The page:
“I have been on numerous medications over the last 15 years, with varying degrees of effectiveness. Medications have at times saved my life, they have brought the level of blah, up to meh. It might not seem like much, but when you are in a downward spiral it can be like a rope thrown down into the hole you are digging yourself.

I admit that I haven’t felt ashamed of taking the medications that I do, because I don’t believe that I need to be. I shouldn’t feel ashamed for taking a medication for a physical ailment and I believe that mental illness is no different. It’s just a different part of our body.” – Tegan Churchill
“When I have a headache, I take paracetamol. Hayfever? I take antihistamines. When my brain is not producing enough serotonin, I take Prozac. Without anti-depressants, my brain feels foggy and overcrowded. I can’t concentrate. I cry a lot. I shout and I lose my temper quickly. I wake up in the morning with an anxious, nausea-inducing knot in my stomach. I feel like the world is against me, even though my life is pretty bloody sweet. Prozac readdresses the chemical imbalance in my brain. There’s no hocus pocus, no black magic, nothing at all sinister. It clears my head so I can find the simple moments of joy and happiness. I’m not giving in by taking anti-depressants. I’m not admitting defeat. I’m simply taking a shot of happiness every morning, so I can be me.” – Lisa Shearon
“If I wasn’t using pharmaceuticals right now in an attempt to control chronic tonsillitis, I would be in emergency with a high possibility of being diagnosed with rheumatic fever.” – Vanessa Smith
“I’ve seen body shaming, food shaming and now medical shaming – where people are made to feel guilty or fearful for their medical treatment choices.” – Carly Findlay
“Being a feminist has absolutely nothing to do with falling back on painkillers. Being feminist is taking control of a disease that breaks me – a disease exclusive to the biologically female. Without painkillers, I simply cannot function. If I don’t take painkillers, I lie in bed, having taken my fifth sick day, wanting to vomit or shit myself or die, thinking over and over again about how this disease could very well strip me of my fertility, my ability to carry my future children safely into this world.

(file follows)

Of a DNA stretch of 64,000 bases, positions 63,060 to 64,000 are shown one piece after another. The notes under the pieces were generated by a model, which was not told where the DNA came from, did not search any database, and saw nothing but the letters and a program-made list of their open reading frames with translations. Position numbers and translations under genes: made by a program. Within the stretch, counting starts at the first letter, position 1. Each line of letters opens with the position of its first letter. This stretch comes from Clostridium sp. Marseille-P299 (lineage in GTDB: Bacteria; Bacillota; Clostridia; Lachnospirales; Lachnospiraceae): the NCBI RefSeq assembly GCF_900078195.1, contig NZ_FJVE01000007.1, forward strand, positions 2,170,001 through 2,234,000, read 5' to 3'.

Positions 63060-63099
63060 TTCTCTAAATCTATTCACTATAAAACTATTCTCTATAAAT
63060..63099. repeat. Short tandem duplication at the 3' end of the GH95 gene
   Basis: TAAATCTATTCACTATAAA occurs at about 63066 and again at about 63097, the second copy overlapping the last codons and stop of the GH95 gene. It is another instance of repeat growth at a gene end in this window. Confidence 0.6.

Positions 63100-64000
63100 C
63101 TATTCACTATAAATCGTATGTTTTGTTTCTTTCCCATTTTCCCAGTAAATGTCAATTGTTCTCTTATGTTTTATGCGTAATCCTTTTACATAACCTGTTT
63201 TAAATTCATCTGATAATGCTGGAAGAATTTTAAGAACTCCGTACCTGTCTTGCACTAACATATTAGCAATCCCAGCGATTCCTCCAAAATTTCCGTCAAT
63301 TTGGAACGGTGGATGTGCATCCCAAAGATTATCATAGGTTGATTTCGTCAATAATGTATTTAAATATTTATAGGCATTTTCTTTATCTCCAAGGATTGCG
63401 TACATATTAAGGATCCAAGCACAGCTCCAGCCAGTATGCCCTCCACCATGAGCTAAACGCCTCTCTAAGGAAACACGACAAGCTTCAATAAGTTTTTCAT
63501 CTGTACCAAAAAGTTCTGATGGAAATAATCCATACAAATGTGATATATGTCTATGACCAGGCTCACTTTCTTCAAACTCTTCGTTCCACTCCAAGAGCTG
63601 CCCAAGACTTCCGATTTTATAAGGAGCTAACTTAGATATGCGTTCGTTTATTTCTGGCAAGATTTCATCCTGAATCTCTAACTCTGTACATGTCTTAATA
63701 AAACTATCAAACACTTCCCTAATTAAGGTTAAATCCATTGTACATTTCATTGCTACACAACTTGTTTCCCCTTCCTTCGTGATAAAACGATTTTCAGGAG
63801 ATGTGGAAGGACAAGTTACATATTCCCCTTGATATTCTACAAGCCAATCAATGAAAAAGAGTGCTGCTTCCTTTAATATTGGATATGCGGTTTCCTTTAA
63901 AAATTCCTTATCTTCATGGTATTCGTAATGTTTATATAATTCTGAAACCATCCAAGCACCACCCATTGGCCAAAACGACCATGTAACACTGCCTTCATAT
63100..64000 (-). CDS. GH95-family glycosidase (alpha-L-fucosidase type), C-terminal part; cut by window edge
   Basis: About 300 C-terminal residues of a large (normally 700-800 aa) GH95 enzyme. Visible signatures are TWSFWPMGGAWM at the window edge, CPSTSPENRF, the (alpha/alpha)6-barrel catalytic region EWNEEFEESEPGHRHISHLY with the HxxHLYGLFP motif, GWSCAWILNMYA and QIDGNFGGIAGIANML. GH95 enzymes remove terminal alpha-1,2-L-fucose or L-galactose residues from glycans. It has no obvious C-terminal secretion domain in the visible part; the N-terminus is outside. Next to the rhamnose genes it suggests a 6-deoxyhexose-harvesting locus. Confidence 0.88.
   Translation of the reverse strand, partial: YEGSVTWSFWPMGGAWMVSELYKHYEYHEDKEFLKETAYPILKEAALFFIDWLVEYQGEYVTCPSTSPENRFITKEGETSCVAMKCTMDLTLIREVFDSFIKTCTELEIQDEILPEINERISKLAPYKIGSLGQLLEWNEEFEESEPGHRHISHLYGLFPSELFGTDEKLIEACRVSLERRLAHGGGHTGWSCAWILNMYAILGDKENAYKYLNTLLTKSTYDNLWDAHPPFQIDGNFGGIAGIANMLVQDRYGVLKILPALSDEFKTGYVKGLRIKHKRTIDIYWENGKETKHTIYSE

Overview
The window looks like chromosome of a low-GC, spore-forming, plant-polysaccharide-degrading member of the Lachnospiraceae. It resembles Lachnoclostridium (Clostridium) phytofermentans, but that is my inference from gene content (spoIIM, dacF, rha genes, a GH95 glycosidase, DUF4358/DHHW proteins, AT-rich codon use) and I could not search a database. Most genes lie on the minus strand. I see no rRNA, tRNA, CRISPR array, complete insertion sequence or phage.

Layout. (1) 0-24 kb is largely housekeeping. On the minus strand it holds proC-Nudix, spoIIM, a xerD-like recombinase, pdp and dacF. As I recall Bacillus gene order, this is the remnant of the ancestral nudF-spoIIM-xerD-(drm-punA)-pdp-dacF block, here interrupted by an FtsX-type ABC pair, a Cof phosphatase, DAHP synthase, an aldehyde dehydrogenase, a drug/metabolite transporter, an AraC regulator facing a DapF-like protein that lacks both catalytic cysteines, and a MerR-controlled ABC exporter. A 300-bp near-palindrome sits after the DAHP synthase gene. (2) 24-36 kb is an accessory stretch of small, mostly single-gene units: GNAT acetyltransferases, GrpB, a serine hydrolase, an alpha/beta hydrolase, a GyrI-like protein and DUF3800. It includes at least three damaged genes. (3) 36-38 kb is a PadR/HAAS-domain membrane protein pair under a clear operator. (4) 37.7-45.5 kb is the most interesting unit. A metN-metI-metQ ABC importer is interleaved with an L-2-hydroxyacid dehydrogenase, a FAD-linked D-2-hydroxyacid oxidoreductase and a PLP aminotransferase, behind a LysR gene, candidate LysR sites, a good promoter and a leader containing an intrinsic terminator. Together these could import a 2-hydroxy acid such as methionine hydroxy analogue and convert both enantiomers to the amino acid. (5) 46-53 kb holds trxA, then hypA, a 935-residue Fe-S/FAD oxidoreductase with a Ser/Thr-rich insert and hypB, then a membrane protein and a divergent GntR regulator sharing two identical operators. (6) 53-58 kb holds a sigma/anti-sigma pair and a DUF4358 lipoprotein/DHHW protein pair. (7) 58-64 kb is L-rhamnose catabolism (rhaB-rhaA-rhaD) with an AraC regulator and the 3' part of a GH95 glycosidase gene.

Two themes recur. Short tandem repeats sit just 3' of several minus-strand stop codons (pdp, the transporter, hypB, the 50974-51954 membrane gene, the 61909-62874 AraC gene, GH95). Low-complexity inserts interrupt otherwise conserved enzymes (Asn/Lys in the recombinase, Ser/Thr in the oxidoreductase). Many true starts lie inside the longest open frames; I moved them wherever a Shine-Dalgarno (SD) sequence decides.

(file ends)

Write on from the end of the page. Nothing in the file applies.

What I DON’T do is suffer through the agony and think to myself “Hey, at least I’m stickin’ it to the man!” I take the medications my doctor has prescribed to stop me bleeding so heavily that I need hourly tampon changes. I take my progesterone to minimise the growth of my endometriosis until they can cut me open and burn it away. Painkillers get me through the day. Without them, I can’t even stand upright. I learnt very early on in my diagnosis that it doesn’t pay to be a hero. There’s no prizes for crying at your desk at work.” – Amiee Gomm

In conclusion…

Kelly Brogan, MD, and her idea of what constitutes feminism can take a hike. There’s nothing feminist about refusing medication. Feminism isn’t a hive-mind and there’s a lot of different views under that umbrella, but I’m pretty sure feminism doesn’t want you to just put up with a debilitating migraine or die from untreated infections.

Like it? Share it!
  • Thanks for including me in this post Amy. As always you have written a very well thought out and important post. I love Carly’s words: “I’ve seen body shaming, food shaming and now medical shaming – where people are made to feel guilty or fearful for their medical treatment choices.” Who knew that medical shaming would become a thing …

  • Enough with the shaming. Another great post. Being a feminist – in my view – is taking control of your own body, thoughts, actions in whichever way works for you. End of story. Take the pills, don’t take the pills – but make it a personal choice, not a feminist issue. #teamlovinlife

  • Wow I have seen people shamed for using anti depressants etc but never have I seen it tied to acts of feminism. That is ridiculous. I honestly think many people have no clue what feminism is (they now need to read this!) as so often I see women online distancing themselves and saying they are not feminists. Why on earth would women be against equality if not for either misunderstanding what feminism is or insane conditioning by a male patriarchy.

    I just weaned off my own anti depressants after being on them 12 years on/off since PND with my second. In my case I discovered some of my health issues were tied to the meds- more side effects than I had realised. My body,my choices, and that is all there is to it. Not feminism and not up to other people.

    • Brian Hu

      Perhaps the women who turned anti-feminist had found out that the feminist movement are not for gender equality as they were lead to believe.

      • Or perhaps feminism has been misrepresented so often (usually by certain people who have something to lose by equality being achieved) that even women unfortunately start to believe it.

    • I think you’re on the money, Deb. Too many people distorting what feminism means, much like this Brian guy that is going through commenting on my posts just now 😂